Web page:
We have seen the government pouring money into the NHS but not recognizing that social care is inextricably linked to it. It’s particularly irritating when they constantly talk about “health and social care” and have renamed the department the Department of Health and Social Care. They talk endlessly about integration, but they’re not doing anything to ensure equity across the system.
Why are the two forms of care not integrated?
I think the problem is we have the NHS, which is the dominant focus of all political attention. What we’ve got to do is reclaim the term “integration.” Too often, integration is talked about in terms of the NHS social care local authorities, and those are not the important things. True integration is about the experience of the person who uses the service.
A good example: I get on a plane. I do not know when I leave Austrian airspace and go into German airspace. There is a huge administrative process going on in the background, but all I experience is a flight from A to B. That should be the Holy Grail of integration in our system. It shouldn’t matter who is providing the service, as long as it’s a seamless service for the person who needs it.
You think this is more of a political drive from the government, in focusing on the NHS rather than social care?
It’s a political drive, but it’s also supported by citizens who don’t understand the difference. Citizens who have no connection with it, I think they think a lot of these things are dealt with by the NHS and they will be free at the point of need. The reality is a lot of these issues are not free at the point of need and are not dealt with by the NHS. Despite the fact some of them like Alzheimer’s disease and dementias are health issues, the moment you become a long-term health issue, suddenly, the government wants to shift you out of the NHS and into social care, but they haven’t recognized that if they’re going to do that, they need to both fund it properly and engage with the general public so they understand the issues.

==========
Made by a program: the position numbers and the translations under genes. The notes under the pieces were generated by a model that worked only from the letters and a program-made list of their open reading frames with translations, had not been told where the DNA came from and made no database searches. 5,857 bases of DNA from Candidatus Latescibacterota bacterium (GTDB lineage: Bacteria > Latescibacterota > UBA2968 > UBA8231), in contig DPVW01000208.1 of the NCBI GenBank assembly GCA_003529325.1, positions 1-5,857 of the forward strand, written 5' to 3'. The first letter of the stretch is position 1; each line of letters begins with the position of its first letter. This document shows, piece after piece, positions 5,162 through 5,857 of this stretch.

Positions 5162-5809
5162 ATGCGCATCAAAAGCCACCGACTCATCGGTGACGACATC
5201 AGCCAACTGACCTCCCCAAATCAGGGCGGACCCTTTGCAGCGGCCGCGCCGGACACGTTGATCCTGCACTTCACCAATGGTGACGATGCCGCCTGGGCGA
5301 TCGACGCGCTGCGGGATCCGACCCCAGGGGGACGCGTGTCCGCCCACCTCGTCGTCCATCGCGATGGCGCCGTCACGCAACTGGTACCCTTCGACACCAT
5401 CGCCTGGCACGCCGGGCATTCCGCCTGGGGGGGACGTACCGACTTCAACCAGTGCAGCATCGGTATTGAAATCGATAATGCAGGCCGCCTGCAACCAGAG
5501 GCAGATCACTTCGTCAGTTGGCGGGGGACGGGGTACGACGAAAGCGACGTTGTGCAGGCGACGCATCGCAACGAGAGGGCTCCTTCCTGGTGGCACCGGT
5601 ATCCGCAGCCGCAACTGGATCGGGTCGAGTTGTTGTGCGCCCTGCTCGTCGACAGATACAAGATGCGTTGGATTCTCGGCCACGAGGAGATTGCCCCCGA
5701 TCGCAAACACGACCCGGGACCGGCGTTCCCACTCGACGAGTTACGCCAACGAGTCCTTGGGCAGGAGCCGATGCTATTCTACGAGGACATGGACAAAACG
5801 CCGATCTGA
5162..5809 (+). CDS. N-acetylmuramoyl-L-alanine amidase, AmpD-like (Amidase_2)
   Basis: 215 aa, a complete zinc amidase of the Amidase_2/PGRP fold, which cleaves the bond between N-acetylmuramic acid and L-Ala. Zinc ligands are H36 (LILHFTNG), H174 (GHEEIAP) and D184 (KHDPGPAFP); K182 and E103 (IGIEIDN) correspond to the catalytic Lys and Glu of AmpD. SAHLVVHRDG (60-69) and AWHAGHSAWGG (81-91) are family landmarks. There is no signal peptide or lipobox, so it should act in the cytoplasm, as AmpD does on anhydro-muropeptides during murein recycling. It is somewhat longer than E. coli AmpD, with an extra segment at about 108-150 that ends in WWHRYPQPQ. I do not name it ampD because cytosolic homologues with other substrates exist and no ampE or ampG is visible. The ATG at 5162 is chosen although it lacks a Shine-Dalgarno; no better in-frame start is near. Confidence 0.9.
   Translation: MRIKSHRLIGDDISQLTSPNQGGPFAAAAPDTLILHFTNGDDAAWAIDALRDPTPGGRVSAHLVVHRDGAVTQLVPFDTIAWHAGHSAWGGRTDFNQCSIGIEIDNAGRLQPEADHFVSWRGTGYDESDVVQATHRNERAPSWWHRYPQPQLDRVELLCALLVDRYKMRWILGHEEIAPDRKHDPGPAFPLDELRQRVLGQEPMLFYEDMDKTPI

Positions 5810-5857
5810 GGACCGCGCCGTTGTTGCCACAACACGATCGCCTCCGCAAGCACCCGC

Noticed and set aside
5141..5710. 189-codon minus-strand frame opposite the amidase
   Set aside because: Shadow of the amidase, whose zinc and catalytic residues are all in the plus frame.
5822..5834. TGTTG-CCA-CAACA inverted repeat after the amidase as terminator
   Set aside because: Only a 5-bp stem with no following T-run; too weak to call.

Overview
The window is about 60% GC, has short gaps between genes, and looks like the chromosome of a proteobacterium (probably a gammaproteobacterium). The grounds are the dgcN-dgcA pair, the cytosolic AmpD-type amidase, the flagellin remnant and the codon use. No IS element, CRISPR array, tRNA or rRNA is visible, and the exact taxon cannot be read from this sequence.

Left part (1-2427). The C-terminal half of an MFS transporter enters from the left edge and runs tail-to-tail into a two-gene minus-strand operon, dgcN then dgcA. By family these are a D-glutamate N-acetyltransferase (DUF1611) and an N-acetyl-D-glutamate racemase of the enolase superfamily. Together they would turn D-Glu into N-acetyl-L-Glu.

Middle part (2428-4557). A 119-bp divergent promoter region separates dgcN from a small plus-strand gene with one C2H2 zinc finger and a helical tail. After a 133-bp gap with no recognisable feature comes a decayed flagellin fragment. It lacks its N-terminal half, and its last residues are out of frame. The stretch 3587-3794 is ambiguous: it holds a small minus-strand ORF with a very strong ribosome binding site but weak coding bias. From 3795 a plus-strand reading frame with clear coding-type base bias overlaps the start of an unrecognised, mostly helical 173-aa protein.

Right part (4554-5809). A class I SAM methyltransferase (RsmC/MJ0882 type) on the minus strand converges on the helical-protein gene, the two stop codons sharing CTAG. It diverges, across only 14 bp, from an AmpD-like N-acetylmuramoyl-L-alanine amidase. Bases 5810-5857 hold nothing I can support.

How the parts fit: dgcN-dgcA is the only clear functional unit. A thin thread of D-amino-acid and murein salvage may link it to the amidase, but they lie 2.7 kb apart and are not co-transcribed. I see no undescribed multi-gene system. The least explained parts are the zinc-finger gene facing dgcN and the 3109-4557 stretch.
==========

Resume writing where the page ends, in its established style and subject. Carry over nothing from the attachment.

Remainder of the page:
What role do the regulators play?
Regulators have an important role. I want to make it very clear; I do not want a system that is not regulated. Just as I would never get on a plane if it wasn’t a regulated service, I wouldn’t want to go into a social care service that wasn’t regulated. There are systemic issues with our current regulatory system, which relies too heavily on snapshots and regulating process, rather than whether people have a good experience of the service.
In future, we need to see regulators who rely far more on real-time data to assure quality. Also, we need to be really clear that the experience of the person is the outcome we’re trying to achieve. What we’ve got is a regulatory system that looks too much at the process rather than the outcome and the experience of the person. Regulators are under the same pressure providers are; if anything goes wrong, they tend to be hung out to dry. If you’re the regulator, that leads to being risk-averse, not risk-aware, and a regulatory process that tries to stifle innovation, rather than support it.